Skip to main content

Thank you for visiting You are using a browser version with limited support for CSS. To obtain the best experience, we recommend you use a more up to date browser (or turn off compatibility mode in Internet Explorer). In the meantime, to ensure continued support, we are displaying the site without styles and JavaScript.

Green anole in Dominican amber


A lizard of the iguanid genus Anolis enclosed in amber of Oligocene or Miocene age from the Dominican Republic represents the first complete vertebrate fossil in amber as well as the oldest and only complete fossil of its genus. The fossil Anolis is very closely related to a recent form and will shed some light on the evolution of its genus which otherwise has a poor fossil record.

This is a preview of subscription content, access via your institution

Access options

Rent or buy this article

Get just this article for as long as you need it


Prices may be subject to local taxes which are calculated during checkout


  1. Williams, E. E. Q. Rev. Biol. 44, 345–389 (1969).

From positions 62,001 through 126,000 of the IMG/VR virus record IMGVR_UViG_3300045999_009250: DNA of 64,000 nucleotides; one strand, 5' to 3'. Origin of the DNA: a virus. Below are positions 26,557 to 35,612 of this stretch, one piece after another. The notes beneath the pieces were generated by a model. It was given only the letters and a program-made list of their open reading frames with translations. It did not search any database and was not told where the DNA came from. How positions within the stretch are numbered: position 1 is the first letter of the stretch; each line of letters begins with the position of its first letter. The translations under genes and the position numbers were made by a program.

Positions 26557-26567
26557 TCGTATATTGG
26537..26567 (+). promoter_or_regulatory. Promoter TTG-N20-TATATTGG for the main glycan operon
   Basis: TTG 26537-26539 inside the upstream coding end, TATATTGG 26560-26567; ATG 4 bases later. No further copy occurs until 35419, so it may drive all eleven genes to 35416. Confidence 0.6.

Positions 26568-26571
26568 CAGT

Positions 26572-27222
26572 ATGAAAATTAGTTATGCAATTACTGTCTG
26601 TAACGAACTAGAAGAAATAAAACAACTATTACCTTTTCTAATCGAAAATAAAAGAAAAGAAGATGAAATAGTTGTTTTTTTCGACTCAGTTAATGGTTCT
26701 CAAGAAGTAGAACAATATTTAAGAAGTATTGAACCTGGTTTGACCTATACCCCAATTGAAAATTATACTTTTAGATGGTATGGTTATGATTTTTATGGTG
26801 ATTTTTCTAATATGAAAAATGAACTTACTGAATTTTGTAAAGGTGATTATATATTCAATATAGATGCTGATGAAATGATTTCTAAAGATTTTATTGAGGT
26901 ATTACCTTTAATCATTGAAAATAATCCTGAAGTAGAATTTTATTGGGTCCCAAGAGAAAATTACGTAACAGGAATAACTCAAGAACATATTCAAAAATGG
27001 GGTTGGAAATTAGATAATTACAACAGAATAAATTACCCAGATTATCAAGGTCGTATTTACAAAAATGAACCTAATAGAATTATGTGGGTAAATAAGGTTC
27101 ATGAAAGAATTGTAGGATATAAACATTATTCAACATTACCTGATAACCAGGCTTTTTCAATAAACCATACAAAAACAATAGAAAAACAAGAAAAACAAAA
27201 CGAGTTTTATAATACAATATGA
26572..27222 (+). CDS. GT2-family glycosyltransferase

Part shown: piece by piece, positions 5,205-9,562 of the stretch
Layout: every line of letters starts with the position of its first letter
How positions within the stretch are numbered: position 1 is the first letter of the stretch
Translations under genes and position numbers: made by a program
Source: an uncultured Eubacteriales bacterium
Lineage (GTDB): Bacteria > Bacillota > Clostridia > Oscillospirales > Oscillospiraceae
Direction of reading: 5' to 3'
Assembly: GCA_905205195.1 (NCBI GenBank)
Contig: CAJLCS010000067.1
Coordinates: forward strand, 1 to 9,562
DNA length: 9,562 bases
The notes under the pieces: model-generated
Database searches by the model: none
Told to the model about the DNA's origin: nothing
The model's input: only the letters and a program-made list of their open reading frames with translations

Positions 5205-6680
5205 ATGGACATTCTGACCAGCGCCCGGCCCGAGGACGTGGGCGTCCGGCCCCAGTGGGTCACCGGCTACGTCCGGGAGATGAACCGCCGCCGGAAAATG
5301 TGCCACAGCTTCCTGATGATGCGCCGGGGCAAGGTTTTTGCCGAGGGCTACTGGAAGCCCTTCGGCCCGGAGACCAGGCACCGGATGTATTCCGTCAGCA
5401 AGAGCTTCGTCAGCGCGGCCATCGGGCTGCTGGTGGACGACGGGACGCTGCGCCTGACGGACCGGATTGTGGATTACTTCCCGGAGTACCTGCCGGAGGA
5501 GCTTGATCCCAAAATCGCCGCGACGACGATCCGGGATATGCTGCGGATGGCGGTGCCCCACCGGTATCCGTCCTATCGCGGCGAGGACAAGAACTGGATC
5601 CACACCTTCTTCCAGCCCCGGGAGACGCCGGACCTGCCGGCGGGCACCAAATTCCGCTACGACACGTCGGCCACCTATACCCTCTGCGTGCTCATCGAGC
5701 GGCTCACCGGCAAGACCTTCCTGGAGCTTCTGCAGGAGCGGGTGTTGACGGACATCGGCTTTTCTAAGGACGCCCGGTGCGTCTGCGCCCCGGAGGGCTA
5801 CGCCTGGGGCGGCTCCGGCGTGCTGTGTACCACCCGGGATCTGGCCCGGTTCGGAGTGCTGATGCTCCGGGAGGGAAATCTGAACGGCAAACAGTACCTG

Article  Google Scholar 

  2. Williams, E. E. in Evolutionary Biology 6 (eds Dobzahnsky, T., Hecht, M.K. & Steere, W.), 47–89 (Appleton-Century-Crofts, New York, 1972).

    Book  Google Scholar 

  3. Williams, E. E. Breviora 227, 1–16 (1965).

    Google Scholar 

  4. Lazell, jr, J. D. J. Palaeont. 39, 379–382 (1965).

    Google Scholar 

  5. Sanderson, M. W. & Farr, T. H. Science 131, 1313 (1960).

    Article  ADS  CAS  Google Scholar 

Download references

Author information

Authors and Affiliations


Rights and permissions

Reprints and Permissions

About this article

Cite this article

Rieppel, O. Green anole in Dominican amber. Nature 286, 486–487 (1980).

Download citation

  • Received:

  • Accepted:

  • Issue Date:

  • DOI:


By submitting a comment you agree to abide by our Terms and Community Guidelines. If you find something abusive or that does not comply with our terms or guidelines please flag it as inappropriate.


Quick links

Nature Briefing

Sign up for the Nature Briefing newsletter — what matters in science, free to your inbox daily.

Get the most important science stories of the day, free in your inbox. Sign up for Nature Briefing